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The Nuclear Card

Egypt shows ‘clash of civilizations’ was a myth

Posted on 12 February 2011 by Emperor

Egypt shows ‘clash of civilizations’ was a myth

by Arun Kundnani


Since the end of the Cold War, conservatives have argued that the world should be seen through the lens of a clash between civilizations. The world could be divided, they argued, on the basis of different cultures and their distance from Western values.

Countries where the majority of the population is Muslim were grouped together as the ‘Islamic world’ and seen as culturally prone to fanaticism and violence. Revolution there could only mean Islamic revolution along the lines of Iran in 1979. Democracy could only emerge if imposed by force from outside, as disastrously attempted in the Iraq War.

Liberals had their own version of such thinking, particularly after 9/11. Rejecting the necessity of a clash between civilizations, they spoke of a dialogue between civilizations. But they shared with conservatives the assumption that culture was the primary driving force of political conflict.

There was something of this thinking in President Obama’s famous 2009 speech in Cairo, addressed to “the Muslim world.” Liberals like Obama thought it possible that dialogue could allow for the peaceful co-existence of cultural differences between Muslims and the West. Conservatives, on the other hand, feared that no dialogue was possible with Islam, and it was better for the West to ready itself for inevitable conflict.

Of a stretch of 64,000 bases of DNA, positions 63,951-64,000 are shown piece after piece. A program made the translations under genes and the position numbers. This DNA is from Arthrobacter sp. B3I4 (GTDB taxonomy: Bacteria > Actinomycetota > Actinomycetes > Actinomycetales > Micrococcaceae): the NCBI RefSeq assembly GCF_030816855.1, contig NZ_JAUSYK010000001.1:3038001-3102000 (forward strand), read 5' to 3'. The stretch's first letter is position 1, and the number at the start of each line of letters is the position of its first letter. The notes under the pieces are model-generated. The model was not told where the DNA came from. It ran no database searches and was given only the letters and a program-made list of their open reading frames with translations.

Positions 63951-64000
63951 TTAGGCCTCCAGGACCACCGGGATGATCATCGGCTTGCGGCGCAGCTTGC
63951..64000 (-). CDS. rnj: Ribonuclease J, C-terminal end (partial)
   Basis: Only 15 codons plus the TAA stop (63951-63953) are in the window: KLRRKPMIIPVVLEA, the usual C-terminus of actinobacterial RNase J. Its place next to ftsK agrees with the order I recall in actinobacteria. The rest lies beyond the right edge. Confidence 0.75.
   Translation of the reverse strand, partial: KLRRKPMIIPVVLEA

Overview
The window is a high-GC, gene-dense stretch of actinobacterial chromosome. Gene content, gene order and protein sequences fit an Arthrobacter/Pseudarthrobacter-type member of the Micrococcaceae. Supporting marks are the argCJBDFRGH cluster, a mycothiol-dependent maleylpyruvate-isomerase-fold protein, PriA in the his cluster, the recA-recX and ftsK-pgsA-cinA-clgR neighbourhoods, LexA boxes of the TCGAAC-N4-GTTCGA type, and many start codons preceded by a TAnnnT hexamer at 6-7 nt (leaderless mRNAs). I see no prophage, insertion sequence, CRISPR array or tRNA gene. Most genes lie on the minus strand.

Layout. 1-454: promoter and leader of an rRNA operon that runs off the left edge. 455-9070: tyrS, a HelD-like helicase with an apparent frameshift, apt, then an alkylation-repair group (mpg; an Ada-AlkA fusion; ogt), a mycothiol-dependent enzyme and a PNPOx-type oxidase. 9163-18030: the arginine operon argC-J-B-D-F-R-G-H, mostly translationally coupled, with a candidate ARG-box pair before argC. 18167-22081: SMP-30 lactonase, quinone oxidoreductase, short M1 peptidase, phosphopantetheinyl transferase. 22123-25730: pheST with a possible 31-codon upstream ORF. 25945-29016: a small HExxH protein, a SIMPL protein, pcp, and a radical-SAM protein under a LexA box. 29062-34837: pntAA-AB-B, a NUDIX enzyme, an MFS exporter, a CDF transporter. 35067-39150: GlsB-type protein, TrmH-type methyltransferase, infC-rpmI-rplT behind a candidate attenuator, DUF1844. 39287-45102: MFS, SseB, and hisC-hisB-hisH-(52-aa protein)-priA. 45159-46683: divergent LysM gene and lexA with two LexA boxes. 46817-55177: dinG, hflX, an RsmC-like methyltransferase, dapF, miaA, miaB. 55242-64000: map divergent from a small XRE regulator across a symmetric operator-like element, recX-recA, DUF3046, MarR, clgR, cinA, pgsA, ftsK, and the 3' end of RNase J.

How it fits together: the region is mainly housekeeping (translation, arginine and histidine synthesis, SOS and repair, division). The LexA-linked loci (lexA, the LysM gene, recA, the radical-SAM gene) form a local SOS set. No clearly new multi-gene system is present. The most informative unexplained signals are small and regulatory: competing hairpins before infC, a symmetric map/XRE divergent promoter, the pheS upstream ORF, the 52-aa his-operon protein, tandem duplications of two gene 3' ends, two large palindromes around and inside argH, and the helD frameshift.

These have been the terms of debate between liberals and conservatives since 9/11.

Significantly, both sides in the debate assumed that the fundamental divisions in the world were cultural rather than political.

In the case of the Middle East, conflict was seen as rooted in a cultural failure of Islam to adapt itself to modernity, rather than a political aspiration to freedom from regimes the West was backing.

The Egyptian revolution has finally demonstrated in practice that this cultural assumption no longer holds. Popular sovereignty, not God’s sovereignty, has been the basis of the revolution. Muslims and Christians have marched together on the streets. The slogans have been universal demands for rights, dignity and social justice. At the same time, the Muslim Brotherhood has been one among the many strands of the movement, accommodating themselves to its democratic and pluralist thrust.

All of this confounds the “clash of civilizations” thesis which holds that the ‘Islamic world’ has necessarily “bloody borders.” It also confounds the “dialogue of civilizations” approach, which seeks to address the people of the Middle East as a culturally distinct “Muslim world” rather than as populations whose demands are political and universal.
It is no surprise that the Obama administration’s response to the fall of Zine El Abidine Ben Ali in Tunisia and Hosni Mubarak in Egypt has been muddled; its working assumptions about the ‘Muslim world’ have collapsed as a result of the revolutionary movements in Tunisia and Egypt.